The family of a teenager murdered by the IRA at the height of the Troubles said republican claims he was a security forces' informant have finally been dismissed.
Bernard Teggert was 15, though relatives at the time said he had the mental age of a child, when he was kidnapped by the IRA in 1973.
The IRA accused Bernard, from New Barnsley in west Belfast, of being an informant and shot him.
The organisation did not admit to the killing at the time, but in October 2004 the IRA issued a statement accepting responsibility for his death. It apologised to the family for the pain and grief that it had caused and said the boy's death was wrong.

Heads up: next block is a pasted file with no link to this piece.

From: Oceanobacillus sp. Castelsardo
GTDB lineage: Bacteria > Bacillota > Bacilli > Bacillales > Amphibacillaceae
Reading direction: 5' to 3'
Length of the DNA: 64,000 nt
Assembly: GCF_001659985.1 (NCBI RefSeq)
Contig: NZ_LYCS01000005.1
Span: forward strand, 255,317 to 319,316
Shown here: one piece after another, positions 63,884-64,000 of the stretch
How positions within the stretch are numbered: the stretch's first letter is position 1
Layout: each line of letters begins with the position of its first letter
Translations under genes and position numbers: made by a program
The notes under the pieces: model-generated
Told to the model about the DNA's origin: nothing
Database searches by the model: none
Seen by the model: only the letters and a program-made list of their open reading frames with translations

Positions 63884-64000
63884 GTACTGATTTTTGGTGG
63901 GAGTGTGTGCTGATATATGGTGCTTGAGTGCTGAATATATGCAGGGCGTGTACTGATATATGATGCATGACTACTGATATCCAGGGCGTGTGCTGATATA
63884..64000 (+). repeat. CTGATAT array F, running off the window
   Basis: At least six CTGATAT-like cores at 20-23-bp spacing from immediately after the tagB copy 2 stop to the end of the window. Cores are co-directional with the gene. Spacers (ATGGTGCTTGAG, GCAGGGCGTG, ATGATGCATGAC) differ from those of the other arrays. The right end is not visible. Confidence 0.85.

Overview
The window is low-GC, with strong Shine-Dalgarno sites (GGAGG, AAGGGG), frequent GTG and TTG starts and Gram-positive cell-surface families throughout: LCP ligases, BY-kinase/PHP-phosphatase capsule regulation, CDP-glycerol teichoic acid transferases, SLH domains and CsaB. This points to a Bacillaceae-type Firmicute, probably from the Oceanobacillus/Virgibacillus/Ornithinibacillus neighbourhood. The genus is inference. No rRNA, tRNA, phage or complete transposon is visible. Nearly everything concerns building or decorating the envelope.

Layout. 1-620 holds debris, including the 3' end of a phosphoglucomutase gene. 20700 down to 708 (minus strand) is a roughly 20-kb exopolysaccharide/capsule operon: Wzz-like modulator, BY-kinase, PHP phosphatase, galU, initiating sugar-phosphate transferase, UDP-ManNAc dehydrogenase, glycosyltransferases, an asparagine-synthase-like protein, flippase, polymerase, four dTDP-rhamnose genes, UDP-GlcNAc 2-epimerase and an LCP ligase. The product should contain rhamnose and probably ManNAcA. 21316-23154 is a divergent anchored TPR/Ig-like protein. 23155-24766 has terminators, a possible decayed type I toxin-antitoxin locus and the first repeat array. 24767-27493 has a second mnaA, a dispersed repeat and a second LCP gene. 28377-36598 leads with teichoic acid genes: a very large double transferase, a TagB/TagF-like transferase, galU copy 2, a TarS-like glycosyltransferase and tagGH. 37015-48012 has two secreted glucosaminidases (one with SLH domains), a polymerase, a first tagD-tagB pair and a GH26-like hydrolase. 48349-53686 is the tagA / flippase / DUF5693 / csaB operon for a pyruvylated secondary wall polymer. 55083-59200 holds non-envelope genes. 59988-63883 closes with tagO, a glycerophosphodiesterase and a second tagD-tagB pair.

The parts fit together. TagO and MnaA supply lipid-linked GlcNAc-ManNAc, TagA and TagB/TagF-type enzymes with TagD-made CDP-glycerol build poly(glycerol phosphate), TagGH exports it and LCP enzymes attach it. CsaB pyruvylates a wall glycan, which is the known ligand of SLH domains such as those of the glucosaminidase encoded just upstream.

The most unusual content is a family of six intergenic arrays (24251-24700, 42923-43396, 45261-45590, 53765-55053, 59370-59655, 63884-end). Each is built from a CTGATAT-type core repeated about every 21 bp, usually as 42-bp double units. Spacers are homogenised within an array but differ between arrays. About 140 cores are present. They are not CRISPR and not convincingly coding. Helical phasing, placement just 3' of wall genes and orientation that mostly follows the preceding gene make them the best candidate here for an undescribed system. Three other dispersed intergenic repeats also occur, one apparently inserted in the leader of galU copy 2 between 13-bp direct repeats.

Now republican sources are said to have confirmed categorically to the family that the murdered boy was not a security forces' informant.
The dead boy's family told the republican newspaper An Phoblacht: “We know Bernard was innocent. He was not an informer. We are glad that that stigma has been removed.”
Republican sources had repeated what were described as profound regrets over the murder.
The paper reported: “Hopefully the stigma which surrounded Bernard's death will now be removed and this will help the Teggert family, who have suffered grievously as a result of the conflict.”
News reports from the time said that Bernard had seen IRA members hijacking a beer lorry and after witnessing them hold a gun to the driver's head he shouted at them to leave the man alone. A relative interviewed in 2004 said the boy had shouted: “I am going to tell on youse.”
When soldiers coincidentally arrived on the scene and captured the IRA members, it appeared that Bernard was later blamed.